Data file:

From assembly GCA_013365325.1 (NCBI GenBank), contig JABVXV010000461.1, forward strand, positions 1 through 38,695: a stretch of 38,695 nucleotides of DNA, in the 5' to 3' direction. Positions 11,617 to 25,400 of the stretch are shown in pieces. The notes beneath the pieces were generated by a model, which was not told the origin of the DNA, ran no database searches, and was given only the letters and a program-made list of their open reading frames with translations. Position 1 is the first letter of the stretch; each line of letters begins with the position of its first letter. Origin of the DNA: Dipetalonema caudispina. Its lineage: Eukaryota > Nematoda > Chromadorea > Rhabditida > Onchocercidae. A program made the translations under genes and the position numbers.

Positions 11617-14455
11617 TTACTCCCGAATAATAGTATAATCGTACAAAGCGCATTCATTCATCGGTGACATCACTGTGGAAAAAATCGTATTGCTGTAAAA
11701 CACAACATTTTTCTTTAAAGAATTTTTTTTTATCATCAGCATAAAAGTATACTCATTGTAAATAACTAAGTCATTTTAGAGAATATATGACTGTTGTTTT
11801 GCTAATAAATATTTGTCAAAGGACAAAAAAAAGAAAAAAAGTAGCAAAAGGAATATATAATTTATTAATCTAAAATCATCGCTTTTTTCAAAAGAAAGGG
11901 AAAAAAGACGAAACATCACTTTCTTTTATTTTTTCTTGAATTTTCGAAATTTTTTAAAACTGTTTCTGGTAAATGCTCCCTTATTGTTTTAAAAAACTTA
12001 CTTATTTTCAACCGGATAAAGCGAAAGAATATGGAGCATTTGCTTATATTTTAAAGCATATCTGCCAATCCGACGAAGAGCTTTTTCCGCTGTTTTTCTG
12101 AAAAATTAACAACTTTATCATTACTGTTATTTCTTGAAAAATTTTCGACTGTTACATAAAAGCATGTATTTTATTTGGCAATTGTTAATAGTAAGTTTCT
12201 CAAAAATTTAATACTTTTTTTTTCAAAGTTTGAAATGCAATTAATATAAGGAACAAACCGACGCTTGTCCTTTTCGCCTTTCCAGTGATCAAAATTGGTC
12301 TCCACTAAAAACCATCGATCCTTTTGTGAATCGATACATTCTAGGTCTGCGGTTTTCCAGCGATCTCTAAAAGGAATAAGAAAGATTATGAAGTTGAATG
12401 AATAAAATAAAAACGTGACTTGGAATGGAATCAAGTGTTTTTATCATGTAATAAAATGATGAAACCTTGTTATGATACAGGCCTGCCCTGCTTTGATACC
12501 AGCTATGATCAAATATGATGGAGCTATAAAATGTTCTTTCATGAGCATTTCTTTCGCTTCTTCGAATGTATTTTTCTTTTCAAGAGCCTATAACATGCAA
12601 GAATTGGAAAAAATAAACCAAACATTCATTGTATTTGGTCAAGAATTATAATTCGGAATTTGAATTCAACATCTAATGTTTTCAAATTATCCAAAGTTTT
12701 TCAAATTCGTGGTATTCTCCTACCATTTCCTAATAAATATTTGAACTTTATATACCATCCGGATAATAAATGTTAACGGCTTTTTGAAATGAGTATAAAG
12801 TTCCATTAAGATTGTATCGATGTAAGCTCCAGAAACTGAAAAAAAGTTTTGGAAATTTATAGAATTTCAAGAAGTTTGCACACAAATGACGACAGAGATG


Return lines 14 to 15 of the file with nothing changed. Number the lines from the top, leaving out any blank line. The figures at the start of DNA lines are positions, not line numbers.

12701 TCAAATTCGTGGTATTCTCCTACCATTTCCTAATAAATATTTGAACTTTATATACCATCCGGATAATAAATGTTAACGGCTTTTTGAAATGAGTATAAAG
12801 TTCCATTAAGATTGTATCGATGTAAGCTCCAGAAACTGAAAAAAAGTTTTGGAAATTTATAGAATTTCAAGAAGTTTGCACACAAATGACGACAGAGATG